Agree with @FINate here. 

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Re: Case Study - Quit My Dumpster Fire of a Job and Still Retire Early?
« Reply #26 on: January 20, 2018, 06:06:17 AM »
Quote
@freeree What did your friend end up doing? Did she stay with the same firm in the same capacity and "stuck it out"? Did she move to a different firm but still doing more or less the same thing? Did she quit and do something else (but not janitoring)?

CalBal: Hmmm. We work for local government (janitors too); my friend didn't do anything. Her current goal is to retire in 1-2 yrs, same job as a few years ago. Real Estate market recovered, so some job-related stress alleviated. Our jobs aren't so bad, good benefits, pension etc.

@freeree TTBH, now thinking about the job as @ysette9  suggested (I think?), in the very short term, I think that thinking about the job as something I actually don't need might help mitigate some of the stress. Maybe. We'll find out! I do think if I stop caring just a little bit, the suckyness might be slightly less sucky if I stress out less about being the absolute best (on top of job related stress). Maybe I start thinking certain aspects really aren't worth worrying over. Maybe I decline to work late at night or on the weekend, just to meet a deadline someone else turned into a problem. What are they going to do, fire me? (Ha! They aren't going to fire me, honestly, unless they shut down that office and/or group. I am really good at what I do and I am sure they are hoping to take advantage of me for as long as possible and not have to hire a new person and get them up to speed on all our projects).

A few years ago I was assigned to a boss from hell. Upper management didn't seem to care since my boss was a team player and produced results. Finally the situation deteriorated to a point where I'd be dreading Monday, and it was only Saturday. The prick retired a couple of years ago. His parting shot was to leave something for the replacement supervisor. It was a 2-3" thick file full of p/work: my productivity stats, performance reviews, emails, his scribbled notes about me etc.

Holy butts that sucks. At least I don't have to deal with that. It is more corporate politics and corporate generally tightening the screws on us that is the source of pain. Plus forcing us to be in the seller/doer model of business. I personally think it is BS. I am a doer! Let me do what I am really good at! Don't make me chase jobs, internal or external. Grrrrrrrrrrr.

After that painful episode was over I started to hate my job, I found it boring and repetitive. One of my coworkers had a side-gig and was willing to advise me. I looked into the life/career coach 'thing' and even attended a group session (an interesting, uncomfortable eye-opener). Based on this one group session I realized I didn't know what I wanted (duh, stating the obvious), and ultimately decided to concentrate on other aspects of my life.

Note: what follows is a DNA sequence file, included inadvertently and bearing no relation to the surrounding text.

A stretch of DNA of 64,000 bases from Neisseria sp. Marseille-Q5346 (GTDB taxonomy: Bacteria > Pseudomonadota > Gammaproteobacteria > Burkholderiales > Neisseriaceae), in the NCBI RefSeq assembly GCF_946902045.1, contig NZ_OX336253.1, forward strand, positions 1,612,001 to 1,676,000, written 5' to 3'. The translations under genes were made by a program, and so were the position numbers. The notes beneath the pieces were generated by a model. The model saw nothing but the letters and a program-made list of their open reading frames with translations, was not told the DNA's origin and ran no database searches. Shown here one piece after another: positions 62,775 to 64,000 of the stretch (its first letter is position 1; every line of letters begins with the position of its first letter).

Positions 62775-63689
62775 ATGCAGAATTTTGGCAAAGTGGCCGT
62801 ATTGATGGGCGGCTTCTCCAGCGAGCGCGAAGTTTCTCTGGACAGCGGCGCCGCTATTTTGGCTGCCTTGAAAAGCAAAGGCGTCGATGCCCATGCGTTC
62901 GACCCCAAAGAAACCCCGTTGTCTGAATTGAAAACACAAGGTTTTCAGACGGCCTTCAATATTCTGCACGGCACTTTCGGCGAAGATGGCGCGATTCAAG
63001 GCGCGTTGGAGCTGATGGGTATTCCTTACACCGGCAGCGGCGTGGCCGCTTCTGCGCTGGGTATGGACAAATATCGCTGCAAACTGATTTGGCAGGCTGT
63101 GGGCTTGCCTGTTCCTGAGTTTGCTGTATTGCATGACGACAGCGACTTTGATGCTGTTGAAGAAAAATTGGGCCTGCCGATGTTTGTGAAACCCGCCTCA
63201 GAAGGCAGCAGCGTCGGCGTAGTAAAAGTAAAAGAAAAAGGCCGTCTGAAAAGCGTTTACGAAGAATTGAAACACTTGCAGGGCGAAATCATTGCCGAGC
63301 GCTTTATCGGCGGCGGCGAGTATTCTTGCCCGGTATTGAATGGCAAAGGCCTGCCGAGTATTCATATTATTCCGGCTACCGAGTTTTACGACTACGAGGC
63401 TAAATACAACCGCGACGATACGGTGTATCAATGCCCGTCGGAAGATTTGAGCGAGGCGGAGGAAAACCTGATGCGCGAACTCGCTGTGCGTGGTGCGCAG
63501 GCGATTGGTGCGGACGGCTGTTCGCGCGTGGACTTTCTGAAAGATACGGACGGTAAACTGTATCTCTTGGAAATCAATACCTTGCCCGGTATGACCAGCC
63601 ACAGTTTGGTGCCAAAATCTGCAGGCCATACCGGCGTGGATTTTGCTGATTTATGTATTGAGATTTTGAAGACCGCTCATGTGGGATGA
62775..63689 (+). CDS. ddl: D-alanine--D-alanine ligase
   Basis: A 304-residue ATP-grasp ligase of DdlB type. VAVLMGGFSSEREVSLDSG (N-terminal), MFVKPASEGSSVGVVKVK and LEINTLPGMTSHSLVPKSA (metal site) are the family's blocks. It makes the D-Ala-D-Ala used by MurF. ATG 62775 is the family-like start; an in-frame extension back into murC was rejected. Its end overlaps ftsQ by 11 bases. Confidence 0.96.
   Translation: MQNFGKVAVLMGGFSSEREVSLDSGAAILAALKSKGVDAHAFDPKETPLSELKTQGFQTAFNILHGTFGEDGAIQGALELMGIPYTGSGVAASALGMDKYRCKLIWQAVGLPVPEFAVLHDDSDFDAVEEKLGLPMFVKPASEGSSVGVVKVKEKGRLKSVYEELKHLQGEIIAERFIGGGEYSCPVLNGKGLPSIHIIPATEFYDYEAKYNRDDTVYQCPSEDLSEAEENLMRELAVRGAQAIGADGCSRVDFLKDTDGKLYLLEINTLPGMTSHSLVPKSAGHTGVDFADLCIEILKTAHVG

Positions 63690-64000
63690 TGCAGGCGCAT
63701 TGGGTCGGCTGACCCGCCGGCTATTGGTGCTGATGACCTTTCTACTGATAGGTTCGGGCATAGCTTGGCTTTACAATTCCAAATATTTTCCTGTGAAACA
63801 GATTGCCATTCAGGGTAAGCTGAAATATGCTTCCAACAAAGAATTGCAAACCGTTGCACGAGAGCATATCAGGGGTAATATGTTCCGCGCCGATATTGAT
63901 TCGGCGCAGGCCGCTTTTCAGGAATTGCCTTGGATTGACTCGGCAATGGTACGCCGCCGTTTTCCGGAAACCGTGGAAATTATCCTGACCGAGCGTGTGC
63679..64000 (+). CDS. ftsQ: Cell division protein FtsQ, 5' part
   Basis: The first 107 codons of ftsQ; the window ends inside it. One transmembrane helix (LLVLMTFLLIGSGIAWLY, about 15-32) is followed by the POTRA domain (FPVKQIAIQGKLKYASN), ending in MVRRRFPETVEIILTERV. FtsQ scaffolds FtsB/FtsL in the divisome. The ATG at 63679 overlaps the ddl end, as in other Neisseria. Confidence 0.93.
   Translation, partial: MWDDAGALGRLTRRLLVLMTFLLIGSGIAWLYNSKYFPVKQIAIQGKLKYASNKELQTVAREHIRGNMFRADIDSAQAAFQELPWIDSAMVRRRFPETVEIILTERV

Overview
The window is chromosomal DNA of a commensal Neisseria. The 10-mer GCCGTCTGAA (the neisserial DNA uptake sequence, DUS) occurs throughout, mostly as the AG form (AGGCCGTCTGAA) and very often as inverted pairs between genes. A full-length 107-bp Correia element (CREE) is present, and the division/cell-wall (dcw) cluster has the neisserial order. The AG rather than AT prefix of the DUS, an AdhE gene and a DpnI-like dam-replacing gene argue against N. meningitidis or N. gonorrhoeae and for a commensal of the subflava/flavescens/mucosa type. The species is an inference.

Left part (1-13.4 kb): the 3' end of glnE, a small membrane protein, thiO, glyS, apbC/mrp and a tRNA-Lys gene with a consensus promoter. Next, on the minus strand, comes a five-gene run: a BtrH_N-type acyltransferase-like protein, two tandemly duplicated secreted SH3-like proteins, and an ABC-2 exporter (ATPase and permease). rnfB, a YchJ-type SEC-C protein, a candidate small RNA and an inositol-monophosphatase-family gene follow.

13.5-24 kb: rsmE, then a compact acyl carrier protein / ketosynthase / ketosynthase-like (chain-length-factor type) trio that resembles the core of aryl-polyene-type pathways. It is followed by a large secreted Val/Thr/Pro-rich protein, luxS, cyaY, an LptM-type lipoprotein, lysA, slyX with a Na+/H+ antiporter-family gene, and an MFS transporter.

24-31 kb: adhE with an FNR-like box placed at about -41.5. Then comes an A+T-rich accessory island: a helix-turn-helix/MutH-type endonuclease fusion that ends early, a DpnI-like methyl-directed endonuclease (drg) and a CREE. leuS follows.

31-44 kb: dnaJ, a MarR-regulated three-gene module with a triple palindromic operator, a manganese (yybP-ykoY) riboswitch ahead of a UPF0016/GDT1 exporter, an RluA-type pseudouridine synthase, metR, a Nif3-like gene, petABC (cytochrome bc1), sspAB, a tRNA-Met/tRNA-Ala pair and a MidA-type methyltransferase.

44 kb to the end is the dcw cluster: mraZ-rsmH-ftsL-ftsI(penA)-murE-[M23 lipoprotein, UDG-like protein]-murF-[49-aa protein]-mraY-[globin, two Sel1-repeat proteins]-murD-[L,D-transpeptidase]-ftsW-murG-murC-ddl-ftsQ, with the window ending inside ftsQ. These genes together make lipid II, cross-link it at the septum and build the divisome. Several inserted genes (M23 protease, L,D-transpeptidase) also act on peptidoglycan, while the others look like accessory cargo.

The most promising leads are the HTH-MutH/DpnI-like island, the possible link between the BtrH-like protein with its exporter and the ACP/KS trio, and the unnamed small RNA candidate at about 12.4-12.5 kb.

I imagine my experience with life/career coaching would be similar (as in, uncomfortable, eye opening...). I also don't really know what I want, which is part of the reason I was thinking of doing it. A friend of mine recommended 2 books: Designing Your Life (Burnett & Evans) and Now What? (Fortgang), and I might just try them first (I already have the former checked out from the library). I contacted a highly recommended life/career coach person on Friday and they haven't gotten back to me - maybe it is a sign I should wait a little longer, lol.

I highly recommend Now What.  It's basically a series of career coaching sessions put into a book.  I think you would derive great value from it.  In fact, I would read and go through its exercises before consulting a counselor or coach, simply because you can do a ton yourself (frugal, too) before reaching out to others and it will make the ultimate coaching sessions or whatever you do more valuable anyway.  I don't buy many books, especially these days (yay libraries), but that's one of the few I bought and would buy again. 
« Last Edit: January 20, 2018, 06:20:22 AM by Finances_With_Purpose »

freeree

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Re: Case Study - Quit My Dumpster Fire of a Job and Still Retire Early?
« Reply #27 on: January 20, 2018, 12:04:07 PM »
I highly recommend Now What.  It's basically a series of career coaching sessions put into a book.

FWP I have my copy in hand, and it fell open to 'Moonlighting' pg 155 (interesting). I'm going to resist the urge to start at pg 155, and instead start with the Intro. Thank you

CalBal: It seems you've resolved your present dilemma <yea!> and you are considering the care of your older pets. I recall an IT guy, at the group job coaching session I attended, stressed-out by his company's productivity goals. Quantity not quality. Same in our organization, all tasks are considered equal. I don't know what an IT professional does, but I could relate!